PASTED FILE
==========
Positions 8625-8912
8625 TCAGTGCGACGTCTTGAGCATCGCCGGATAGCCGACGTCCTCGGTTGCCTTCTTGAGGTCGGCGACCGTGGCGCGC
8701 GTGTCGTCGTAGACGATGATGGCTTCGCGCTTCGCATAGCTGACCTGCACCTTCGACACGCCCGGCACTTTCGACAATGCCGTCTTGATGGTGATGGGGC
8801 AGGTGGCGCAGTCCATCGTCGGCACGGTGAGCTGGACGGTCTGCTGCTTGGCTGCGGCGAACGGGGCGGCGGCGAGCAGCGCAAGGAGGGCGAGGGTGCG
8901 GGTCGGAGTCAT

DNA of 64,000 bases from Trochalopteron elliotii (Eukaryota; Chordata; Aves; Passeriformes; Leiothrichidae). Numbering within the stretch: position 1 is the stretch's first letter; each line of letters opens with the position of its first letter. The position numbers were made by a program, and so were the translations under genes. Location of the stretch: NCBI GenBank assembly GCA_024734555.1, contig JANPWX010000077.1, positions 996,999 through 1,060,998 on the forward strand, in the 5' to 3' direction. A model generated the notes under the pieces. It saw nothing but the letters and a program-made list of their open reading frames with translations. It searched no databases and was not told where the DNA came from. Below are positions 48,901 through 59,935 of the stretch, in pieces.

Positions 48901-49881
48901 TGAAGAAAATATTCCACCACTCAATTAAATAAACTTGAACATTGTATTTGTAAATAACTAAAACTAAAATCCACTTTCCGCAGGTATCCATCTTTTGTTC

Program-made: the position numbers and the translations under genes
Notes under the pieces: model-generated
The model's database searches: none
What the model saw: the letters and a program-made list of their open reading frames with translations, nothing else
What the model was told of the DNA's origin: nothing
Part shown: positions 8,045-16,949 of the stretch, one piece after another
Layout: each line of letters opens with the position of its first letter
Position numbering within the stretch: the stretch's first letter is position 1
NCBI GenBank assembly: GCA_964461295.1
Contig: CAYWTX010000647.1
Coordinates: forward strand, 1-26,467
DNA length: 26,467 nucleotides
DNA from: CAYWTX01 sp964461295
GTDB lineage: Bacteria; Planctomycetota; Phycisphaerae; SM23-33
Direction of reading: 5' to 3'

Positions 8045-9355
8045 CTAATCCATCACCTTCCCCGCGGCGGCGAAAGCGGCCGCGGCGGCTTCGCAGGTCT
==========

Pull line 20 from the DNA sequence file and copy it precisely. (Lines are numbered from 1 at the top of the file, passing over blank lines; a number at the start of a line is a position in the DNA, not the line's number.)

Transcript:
DNA length: 26,467 nucleotides